asked the Chancellor of the Exchequer what is his estimate of the cost in 1987–88 of taking the investment income of husbands and wives separately, including occupational pensions.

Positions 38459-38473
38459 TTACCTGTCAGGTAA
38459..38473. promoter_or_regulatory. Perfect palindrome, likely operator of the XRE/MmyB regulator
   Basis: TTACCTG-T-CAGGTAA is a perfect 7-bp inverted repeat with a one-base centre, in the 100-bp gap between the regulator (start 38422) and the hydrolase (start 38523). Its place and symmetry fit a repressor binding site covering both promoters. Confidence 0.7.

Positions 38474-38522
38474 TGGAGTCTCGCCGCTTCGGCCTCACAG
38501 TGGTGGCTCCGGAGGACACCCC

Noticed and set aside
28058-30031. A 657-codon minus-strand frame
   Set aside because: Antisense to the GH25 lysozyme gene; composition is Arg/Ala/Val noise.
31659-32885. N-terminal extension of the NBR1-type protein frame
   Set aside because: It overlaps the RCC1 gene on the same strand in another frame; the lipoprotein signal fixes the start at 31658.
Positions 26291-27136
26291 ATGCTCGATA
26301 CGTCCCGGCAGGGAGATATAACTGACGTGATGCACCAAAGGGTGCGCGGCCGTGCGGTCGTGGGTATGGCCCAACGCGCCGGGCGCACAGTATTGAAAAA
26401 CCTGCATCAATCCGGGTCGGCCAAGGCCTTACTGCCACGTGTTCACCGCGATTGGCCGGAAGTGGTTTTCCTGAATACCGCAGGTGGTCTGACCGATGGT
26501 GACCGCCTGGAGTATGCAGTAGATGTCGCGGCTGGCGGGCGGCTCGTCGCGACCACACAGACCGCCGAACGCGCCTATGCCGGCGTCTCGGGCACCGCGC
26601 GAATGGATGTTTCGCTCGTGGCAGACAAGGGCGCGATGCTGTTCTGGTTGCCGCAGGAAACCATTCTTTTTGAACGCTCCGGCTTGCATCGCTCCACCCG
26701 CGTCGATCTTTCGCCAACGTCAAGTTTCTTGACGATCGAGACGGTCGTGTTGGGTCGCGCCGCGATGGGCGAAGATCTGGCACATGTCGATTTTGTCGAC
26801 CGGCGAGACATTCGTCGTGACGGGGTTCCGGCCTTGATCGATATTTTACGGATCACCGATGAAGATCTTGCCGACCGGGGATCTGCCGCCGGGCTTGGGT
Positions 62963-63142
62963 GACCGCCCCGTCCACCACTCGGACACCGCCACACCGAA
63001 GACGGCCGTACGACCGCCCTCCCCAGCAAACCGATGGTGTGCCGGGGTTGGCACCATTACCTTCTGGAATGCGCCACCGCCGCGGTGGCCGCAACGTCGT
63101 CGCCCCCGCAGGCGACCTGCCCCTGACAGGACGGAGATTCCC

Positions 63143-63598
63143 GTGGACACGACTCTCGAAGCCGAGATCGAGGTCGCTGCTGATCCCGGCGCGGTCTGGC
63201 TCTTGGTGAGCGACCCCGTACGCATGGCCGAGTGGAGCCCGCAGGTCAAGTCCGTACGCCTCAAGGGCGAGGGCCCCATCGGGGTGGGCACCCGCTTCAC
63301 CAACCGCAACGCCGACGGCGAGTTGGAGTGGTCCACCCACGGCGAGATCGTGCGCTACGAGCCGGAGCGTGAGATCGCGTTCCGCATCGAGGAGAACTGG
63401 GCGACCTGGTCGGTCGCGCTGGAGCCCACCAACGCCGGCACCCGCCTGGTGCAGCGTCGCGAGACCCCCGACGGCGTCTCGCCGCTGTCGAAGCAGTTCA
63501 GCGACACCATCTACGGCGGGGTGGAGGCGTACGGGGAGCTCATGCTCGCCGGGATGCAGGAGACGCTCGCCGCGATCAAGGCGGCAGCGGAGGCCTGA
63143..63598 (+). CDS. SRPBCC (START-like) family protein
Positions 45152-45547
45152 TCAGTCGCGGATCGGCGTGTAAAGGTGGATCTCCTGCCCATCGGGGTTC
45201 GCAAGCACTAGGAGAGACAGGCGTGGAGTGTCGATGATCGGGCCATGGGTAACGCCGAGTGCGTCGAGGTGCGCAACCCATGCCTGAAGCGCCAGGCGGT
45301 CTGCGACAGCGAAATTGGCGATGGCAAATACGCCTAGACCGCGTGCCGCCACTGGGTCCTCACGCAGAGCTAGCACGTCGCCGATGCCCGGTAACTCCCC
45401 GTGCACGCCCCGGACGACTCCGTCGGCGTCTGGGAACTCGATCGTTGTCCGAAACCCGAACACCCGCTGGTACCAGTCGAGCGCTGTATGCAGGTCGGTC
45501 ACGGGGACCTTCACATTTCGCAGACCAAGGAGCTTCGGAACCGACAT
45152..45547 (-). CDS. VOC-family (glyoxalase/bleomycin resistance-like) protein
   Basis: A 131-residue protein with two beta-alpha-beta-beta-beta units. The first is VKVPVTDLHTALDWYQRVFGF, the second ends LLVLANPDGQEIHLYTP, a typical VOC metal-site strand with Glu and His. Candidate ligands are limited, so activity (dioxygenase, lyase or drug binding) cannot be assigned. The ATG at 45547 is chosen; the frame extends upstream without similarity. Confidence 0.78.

I regret the delay in answering this question. The revenue cost would depend on the detailed tax rules and on any consequential behavioural effects such as the transfer of assets between spouses. If the only changes to the tax rules were to allow the existing wife's earned income allowance against both the wife's investment income and category B state retirement pension and for the wife to have her own tax rate bands for these sources of income, the direct revenue cost (making no allowance for behavioural effects) would be about £500 million at 1987–88 levels of income. This figure is based on projections from information recorded on the survey of personal incomes, which does not have complete coverage of investment income taxed at source, and could therefore be an underestimate. An occupational pension arising from the wife's employment is treated as the wife's earned income under the current rules and qualifies for the wife's earned income allowance.